Journal publishers have taken a number of different approaches to open access. Springer Publishing announced its "Open Choice" policy, wherein it will submit newly published papers to PMC on behalf of authors for a fee of $3,000. The Journal of Neuroscience and Annals of Neurology offer similar programs. Other journals, including Neurology, authorize the deposit of articles in PMC free of charge starting twelve months after publication (this will be shortened to nine or ten months starting April 7, 2008; see responses below. Twelve months seems quite long, given the rapid advances occurring in every field of research, but a $2,000 or $3,000 charge for immediate deposit in PMC is a remarkable addition to research costs.

Who Will Pay the New Costs?

The Howard Hughes Medical Institute has expressed its support for the Springer Open Choice policy, and will pay $2,000 for each paper published by its researchers. The NIH states that these charges are an acceptable budget item in grant applications. Open access charges might prompt publishing companies to reduce the subscription price of their print publications, but this is in no way guaranteed. The costs associated with maintenance of the PMC will be substantial, and the archive will duplicate those of journal's websites. These charges could prove an unfair burden to small research groups, which may be less able to pay for open access charges. Some labs might be able to pay to have results of lesser value published in expensive journals. And in all cases, copyright concerns are incompletely understood.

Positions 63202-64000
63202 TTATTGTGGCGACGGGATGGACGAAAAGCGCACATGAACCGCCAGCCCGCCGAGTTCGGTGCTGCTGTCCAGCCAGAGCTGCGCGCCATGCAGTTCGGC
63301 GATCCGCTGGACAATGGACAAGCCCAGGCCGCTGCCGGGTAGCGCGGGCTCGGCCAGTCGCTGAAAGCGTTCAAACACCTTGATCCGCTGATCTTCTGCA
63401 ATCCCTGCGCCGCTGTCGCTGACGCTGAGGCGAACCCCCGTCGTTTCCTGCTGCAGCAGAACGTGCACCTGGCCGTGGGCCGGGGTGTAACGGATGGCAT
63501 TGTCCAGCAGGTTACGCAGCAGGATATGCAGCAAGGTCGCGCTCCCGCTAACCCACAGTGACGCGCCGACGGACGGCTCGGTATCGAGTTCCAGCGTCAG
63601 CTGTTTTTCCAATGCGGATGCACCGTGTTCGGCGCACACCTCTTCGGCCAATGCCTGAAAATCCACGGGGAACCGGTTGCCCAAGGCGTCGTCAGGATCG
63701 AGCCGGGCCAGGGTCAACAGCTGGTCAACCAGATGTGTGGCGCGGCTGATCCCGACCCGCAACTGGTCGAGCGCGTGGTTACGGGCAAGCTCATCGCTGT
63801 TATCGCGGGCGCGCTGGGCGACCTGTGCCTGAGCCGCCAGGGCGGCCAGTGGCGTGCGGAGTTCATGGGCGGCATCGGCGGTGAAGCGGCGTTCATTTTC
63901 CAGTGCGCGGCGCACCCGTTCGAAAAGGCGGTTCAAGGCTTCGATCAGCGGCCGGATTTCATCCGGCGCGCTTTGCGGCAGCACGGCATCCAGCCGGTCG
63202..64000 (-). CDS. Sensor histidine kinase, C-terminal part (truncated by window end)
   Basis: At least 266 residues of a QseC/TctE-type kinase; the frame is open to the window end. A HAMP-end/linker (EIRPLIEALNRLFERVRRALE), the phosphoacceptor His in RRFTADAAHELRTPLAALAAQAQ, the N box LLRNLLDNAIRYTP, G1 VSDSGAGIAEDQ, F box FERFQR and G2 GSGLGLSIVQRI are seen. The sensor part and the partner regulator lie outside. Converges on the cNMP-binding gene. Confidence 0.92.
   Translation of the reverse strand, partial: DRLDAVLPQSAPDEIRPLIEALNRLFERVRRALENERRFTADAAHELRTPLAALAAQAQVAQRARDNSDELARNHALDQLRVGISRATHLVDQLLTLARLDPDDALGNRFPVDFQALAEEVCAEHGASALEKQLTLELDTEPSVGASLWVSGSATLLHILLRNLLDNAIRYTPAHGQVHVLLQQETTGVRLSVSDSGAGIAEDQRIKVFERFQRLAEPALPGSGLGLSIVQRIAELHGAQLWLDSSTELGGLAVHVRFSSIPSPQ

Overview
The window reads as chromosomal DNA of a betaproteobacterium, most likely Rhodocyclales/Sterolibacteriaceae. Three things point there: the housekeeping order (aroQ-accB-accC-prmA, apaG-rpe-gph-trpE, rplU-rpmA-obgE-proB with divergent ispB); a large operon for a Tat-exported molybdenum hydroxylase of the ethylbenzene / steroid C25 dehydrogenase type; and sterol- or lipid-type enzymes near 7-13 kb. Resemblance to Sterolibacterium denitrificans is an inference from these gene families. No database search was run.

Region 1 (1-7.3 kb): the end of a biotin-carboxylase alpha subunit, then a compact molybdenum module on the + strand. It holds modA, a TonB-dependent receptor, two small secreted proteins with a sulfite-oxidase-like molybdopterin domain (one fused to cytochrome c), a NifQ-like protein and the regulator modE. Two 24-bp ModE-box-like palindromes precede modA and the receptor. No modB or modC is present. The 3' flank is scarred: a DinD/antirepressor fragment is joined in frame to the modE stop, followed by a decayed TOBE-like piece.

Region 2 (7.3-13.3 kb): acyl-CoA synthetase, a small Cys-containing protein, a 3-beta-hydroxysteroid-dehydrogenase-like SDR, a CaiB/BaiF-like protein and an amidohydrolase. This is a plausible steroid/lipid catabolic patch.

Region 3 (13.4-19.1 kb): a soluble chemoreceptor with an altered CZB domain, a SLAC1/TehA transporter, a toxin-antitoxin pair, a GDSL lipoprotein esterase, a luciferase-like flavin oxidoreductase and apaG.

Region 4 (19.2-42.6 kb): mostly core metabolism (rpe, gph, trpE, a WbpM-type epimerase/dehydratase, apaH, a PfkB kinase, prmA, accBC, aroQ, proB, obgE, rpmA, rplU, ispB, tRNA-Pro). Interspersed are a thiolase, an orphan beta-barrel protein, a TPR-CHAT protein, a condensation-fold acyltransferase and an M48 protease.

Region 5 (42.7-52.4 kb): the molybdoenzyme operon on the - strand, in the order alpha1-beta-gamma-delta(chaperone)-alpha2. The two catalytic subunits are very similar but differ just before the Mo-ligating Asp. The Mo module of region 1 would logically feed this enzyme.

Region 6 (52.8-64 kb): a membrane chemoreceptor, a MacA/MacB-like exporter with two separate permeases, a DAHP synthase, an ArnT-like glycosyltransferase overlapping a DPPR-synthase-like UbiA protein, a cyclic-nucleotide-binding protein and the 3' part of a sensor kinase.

Q & A with John Noseworthy, Editor-in-Chief of Neurology

To delve further into these topics, asked the Editor-in-Chief of Neurology, John Noseworthy, MD, FAAN, to comment on Public Access. The Editor-in-Chief of Annals of Neurology declined the interview. Dr. Noseworthy, on behalf of readers, thank you for answering these questions on the NIH Public Access Policy. How will papers submitted to Neurology be affected by the new policy?

Dr. Noseworthy: Authors of all papers derived from research funded by the NIH will be required to deposit accepted manuscripts to PubMed Central (PMC). Neurology will comply with the new policy and is planning to set up a mechanism to deposit these papers to PMC on the authors' behalf. Using 2003 data, NLM (National Library of Medicine) estimates that, on an annual basis, publications resulting from NIH-funded research represent approximately 10 percent of the articles in nearly 5,000 journals indexed by PubMed. We do not have an exact figure for our journal but anticipate the proportion of all peer-reviewed content in Neurology might be similar to this estimate. The advantages of wider online access to research literature seem obvious, but there are dilemmas. The 12-month delay allowed by the policy seems quite long, given the rapid advance of research, for instance, while a $2,000 to $3,000 charge for immediate deposit in PMC is a stunning addition to research costs. Neurology will authorize the deposit of articles in PubMed Central free of charge starting 12 months after publication. How do you see the pros and cons of these two approaches, and how did Neurology go about choosing its policy?